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Spotlight on: South Georgia & the South Sandwich Islands

sea bird flying

At a time when the news continues to be filled with stories of habitat destruction, South Georgia & the South Sandwich Islands (SGSSI) is a rare example of an ecosystem in recovery. The UK Blue Belt Programme has supported this recovery over the past 4 years, and it builds on a strong foundation of research and monitoring in the Territory that dates back to the Discovery Expeditions of the 1920’s and beyond. The two research stations at Bird Island and King Edward Point run by our science partners at the British Antarctic Survey with support from the Foreign, Commonwealth and Development Office , provide invaluable data that ensure our environmental management is evidence-based, precautionary, sustainable and responsible.

In 2017/18 the first five-year independent review of South Georgia & the South Sandwich Island’s Marine Protected Area  was supported by Blue Belt. A panel of scientists, non-governmental organisations, tourism and fishing industry representatives, and the Government came together to review the effectiveness of the Marine Protected Area. The review panel concluded that the objectives of the Marine Protected Area were being met, but after considering over 200 relevant peer reviewed papers also recommended a number of enhancements. These were subsequently implemented by the Government of South Georgia & the South Sandwich Island’s to further safeguard biodiversity in the marine environment, and included extending the no-take zones where all fishing is prohibited to over 280,000 km2 including areas of highly biodiverse seamounts and the deepest trench in the Southern Ocean.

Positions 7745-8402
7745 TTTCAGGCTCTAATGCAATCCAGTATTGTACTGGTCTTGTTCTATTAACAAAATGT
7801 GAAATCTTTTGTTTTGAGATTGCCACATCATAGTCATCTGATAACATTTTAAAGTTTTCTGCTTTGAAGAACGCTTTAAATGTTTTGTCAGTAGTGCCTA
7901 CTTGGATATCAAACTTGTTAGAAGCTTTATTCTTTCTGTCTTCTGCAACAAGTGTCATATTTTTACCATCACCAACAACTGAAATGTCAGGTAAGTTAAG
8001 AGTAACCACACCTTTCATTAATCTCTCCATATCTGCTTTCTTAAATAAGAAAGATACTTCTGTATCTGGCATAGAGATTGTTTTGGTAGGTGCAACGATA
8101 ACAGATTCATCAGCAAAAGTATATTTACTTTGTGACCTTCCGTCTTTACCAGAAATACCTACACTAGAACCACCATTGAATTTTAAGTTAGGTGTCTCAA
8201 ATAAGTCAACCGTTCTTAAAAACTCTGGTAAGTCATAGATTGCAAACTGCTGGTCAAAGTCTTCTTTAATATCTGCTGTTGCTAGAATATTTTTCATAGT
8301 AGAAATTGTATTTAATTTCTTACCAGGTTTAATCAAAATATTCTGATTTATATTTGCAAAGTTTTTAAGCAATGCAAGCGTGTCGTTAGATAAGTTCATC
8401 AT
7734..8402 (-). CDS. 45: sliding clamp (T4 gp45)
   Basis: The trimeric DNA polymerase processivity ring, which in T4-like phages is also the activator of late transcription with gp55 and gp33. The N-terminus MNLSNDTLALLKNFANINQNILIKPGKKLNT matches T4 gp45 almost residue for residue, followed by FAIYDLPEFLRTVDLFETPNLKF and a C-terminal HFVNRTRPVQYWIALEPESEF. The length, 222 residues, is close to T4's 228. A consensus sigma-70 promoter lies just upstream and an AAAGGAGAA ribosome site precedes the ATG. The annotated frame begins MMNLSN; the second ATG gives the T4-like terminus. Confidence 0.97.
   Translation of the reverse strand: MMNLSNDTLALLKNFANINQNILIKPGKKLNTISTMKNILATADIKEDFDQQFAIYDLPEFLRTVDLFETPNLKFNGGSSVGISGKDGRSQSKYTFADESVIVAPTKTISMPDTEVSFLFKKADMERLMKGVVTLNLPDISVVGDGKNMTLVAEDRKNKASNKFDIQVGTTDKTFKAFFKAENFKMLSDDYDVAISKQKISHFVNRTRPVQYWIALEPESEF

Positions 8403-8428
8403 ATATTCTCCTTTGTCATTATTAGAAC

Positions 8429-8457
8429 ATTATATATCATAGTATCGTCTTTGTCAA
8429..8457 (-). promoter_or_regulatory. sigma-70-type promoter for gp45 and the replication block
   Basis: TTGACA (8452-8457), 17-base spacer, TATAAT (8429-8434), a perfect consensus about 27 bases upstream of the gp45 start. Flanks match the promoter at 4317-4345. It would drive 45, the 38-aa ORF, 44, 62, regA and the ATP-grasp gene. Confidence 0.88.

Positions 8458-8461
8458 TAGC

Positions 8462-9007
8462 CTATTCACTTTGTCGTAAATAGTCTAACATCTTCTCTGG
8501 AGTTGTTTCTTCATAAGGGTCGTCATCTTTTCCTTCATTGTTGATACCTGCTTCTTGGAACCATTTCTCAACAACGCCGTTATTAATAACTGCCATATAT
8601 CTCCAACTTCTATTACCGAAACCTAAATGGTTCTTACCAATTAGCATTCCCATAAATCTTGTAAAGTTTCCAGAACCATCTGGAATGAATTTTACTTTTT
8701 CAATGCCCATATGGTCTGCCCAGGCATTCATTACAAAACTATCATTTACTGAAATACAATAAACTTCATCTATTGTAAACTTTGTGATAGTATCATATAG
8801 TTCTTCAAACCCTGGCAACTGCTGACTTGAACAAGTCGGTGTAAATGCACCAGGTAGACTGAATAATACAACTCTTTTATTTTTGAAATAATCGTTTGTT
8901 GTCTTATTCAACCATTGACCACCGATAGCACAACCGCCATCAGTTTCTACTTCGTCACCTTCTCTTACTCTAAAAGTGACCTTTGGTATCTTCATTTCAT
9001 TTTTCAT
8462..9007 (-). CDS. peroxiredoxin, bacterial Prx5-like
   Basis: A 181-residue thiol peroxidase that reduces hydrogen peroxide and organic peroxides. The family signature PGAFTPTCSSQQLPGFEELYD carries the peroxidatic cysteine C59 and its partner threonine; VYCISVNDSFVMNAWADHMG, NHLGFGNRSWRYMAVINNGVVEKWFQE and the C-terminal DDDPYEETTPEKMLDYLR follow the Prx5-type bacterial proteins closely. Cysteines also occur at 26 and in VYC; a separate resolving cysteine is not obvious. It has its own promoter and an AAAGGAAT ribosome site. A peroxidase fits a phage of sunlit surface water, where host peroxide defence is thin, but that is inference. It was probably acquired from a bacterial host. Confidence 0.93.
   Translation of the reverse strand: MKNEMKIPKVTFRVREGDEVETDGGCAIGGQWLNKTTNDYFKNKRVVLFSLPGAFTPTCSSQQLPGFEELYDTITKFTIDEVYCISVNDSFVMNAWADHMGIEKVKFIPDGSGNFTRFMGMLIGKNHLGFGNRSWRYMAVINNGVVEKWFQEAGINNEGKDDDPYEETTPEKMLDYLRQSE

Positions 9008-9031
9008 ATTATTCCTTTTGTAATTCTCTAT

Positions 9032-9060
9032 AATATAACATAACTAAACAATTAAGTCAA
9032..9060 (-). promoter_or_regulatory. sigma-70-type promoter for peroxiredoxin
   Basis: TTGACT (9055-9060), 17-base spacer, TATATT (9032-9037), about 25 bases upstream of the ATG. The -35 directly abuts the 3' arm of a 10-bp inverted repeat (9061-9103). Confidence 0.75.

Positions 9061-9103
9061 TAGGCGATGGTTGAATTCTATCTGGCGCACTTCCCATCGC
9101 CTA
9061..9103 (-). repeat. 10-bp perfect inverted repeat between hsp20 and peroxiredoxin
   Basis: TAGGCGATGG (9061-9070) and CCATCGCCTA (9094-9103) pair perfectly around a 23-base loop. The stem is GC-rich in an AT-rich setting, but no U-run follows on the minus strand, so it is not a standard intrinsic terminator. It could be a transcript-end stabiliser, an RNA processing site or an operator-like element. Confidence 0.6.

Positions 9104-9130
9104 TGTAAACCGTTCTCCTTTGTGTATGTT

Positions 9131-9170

workshop participants
Workshop participants during the first five-year independent review of South Georgia & the South Sandwich Island’s Marine Protected Area. Photo credit: GSGSSI.

The same review also highlighted areas where data gaps exist and further information would be beneficial, and from this a new research & monitoring plan has been developed in conjunction with British Antarctic Survey and funding from the Darwin Initiative. As part of the review team, I was staggered by the sheer volume of high quality scientific papers from South Georgia & the South Sandwich Islands that had been produced in the five years since the Marine Protected Area was established, and I have no doubt that the next review will see just as many exciting papers to consider. The 2023 review will be aided considerably by a new MPA Data Portal designed to allow managers, scientists and stakeholders to access the latest information on the status and trends of marine biodiversity, environmental conditions and human activities at South Georgia & the South Sandwich Islands.

Underwater camera footage taken during a joint Blue Belt Programme/BAS marine survey to South Georgia & the South Sandwich Islands.

The UK Overseas Territories are all at different stages in the development of their marine management and whilst Tristan da Cunha has recently declared its Marine Protection Zone, South Georgia & the South Sandwich Island’s’s Marine Protected Area was designated back in 2012. This means we have a wealth of experience to share – not only the aspects that have worked well and the best practices we have developed with our stakeholders, but also areas where we might have done things differently if we had our time again. I have been fortunate to attend events such as the Blue Belt Workshop held in St Helena in 2018 and the 2019 Blue Belt Symposium in Falmouth, and I have been able to build relationships with other Territories where we maintain an active dialogue on shared issues.